Question regarding screen readers

Hello community,

I´m in the planning stages of creating a course that needs to be completely accessible and I have a question regarding the function of screen readers. If a slide has audio and the learner is using a screen reader, do they have control over when the screen reader starts reading? If we create the course with audio, I just want to make sure the audio and the screen reader won´t play at the same time. Hope my question makes sense!



8 Replies

I don't know much about screen readers so I am not sure I can be of much help. What I do know is that not all screen reader users use text-to-speech; many use braille output. Additionally, other types of accessibility tools - such as content highlighters and voice input apps - use the same techniques and APIs (eg. DOM, MSAA) that screen readers do, so any technique that "detects a screen reader" will likely detect these also - so you cannot assume that it means that the user is fully blind and using only speech. 

My approach would be to default to audio narration OFF with a button that lets the visually enabled attendee turn ON the narration if they want to listen. That would avoid the conflict.

Fern McCracken

Hi Nadia,

I am wondering if you learned anything further about competing for audio when planning for accessibility.  I have created a storyline 360 project that has audio narration and I don't want the screen reader to compete with the slide narration.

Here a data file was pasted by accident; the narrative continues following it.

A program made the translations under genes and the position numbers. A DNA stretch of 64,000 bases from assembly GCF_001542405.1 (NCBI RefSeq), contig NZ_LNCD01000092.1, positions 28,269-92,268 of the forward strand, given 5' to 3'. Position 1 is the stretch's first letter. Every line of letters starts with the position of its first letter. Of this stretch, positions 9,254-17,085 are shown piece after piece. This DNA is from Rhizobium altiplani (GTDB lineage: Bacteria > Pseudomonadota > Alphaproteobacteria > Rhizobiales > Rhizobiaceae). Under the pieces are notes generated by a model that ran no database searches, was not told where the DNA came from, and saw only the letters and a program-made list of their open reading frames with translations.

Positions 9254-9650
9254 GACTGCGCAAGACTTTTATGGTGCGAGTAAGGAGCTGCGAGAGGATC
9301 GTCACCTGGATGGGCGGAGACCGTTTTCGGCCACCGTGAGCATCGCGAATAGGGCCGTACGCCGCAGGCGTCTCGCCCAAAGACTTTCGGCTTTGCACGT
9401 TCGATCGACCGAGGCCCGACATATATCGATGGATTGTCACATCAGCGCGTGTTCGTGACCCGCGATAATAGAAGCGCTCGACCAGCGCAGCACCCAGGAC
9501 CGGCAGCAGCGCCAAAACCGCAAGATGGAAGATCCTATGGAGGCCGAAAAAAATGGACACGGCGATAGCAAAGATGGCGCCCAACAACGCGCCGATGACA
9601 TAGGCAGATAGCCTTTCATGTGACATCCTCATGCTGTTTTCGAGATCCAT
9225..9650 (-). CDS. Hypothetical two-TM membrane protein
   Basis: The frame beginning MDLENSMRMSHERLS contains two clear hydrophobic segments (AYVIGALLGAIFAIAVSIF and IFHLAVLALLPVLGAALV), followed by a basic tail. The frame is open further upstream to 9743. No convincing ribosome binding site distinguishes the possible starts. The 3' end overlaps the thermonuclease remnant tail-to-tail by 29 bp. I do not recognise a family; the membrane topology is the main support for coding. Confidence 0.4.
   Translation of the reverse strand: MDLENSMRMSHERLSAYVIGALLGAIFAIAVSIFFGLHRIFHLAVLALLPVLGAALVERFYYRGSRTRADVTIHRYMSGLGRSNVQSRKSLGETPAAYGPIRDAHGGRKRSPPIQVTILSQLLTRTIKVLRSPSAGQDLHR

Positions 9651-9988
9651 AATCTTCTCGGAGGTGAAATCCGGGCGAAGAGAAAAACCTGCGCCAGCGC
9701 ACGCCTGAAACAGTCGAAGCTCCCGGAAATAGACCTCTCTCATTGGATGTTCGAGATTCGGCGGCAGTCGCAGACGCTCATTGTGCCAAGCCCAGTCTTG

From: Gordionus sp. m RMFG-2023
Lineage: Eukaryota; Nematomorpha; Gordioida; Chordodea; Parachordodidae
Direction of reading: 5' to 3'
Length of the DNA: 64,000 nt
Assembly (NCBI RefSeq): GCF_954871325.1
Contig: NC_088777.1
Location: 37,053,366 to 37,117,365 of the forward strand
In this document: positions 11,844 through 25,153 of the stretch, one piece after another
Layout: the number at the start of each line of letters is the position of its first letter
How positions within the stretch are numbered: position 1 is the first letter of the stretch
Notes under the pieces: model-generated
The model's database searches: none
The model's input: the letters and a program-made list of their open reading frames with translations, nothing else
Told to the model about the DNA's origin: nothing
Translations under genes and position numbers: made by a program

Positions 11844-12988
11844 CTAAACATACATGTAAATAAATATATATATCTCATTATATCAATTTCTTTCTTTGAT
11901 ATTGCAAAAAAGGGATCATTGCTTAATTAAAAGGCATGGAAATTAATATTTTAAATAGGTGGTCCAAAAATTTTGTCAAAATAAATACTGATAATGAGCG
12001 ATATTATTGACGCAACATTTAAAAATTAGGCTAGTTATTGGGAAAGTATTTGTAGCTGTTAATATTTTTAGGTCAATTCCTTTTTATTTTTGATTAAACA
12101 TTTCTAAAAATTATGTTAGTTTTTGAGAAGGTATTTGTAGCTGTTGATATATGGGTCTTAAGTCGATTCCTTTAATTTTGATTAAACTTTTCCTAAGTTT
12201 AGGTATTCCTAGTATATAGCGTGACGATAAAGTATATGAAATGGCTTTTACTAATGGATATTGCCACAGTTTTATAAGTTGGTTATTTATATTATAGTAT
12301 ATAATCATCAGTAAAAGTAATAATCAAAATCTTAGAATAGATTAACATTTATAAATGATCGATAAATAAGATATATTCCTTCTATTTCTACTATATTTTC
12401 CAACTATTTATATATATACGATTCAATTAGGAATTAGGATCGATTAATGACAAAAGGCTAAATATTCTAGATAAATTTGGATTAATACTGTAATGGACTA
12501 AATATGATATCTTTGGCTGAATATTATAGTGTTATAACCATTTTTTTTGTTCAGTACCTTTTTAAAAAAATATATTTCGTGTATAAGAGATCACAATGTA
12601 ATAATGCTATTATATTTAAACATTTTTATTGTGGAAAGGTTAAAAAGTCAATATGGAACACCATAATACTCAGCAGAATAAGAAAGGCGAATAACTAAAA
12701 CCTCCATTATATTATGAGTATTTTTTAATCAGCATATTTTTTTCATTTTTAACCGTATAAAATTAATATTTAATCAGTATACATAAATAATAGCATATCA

I was also wondering if there is any way to control the order in which the leaner tabs to each of the player features (i.e. volume, cc, resources, back, next...buttons) as well.

Have you learned any tips?


Nadia Zaid

Hi Fern,

I've not yet gotten a definitive answer on this; however, I did recently update the accessibility for a voiced course, the client tested it with a screen reader and they were thrilled with the way it functioned. I did not do anything special with the audio in this course. My suspicion is that the user has control over when they start to tab through the elements. I base my alt text on this assumption- if the user has already listened to the audio, will the alt text enhance what they've read? Not sure if that's helpful...

Regarding having control over the order in which the learner tabs through the player features, hopefully a Hero will chime in as this is something I don't know. 

Ben Cutrufelli

Yes, the screen reader should allow the user to scroll though with keyboard shortcuts. The alt text might enhance what the user has already read if its relevant to emphasizing the learning/ topics.

Does the image help a person who can see the slide understand the material better? If so, the alt text would be important to emphasize the content in the same way. 


Sharon English

Hi Nadia, having audio set to off as default for all accessible courses is best practice. Without a visual cue that there is audio coming, it often can give users a fright if content just plays and they are not prepared or volume is turned up high. Alternatively, if there is audio that does play automatically, then the user could be advised of this in the intro.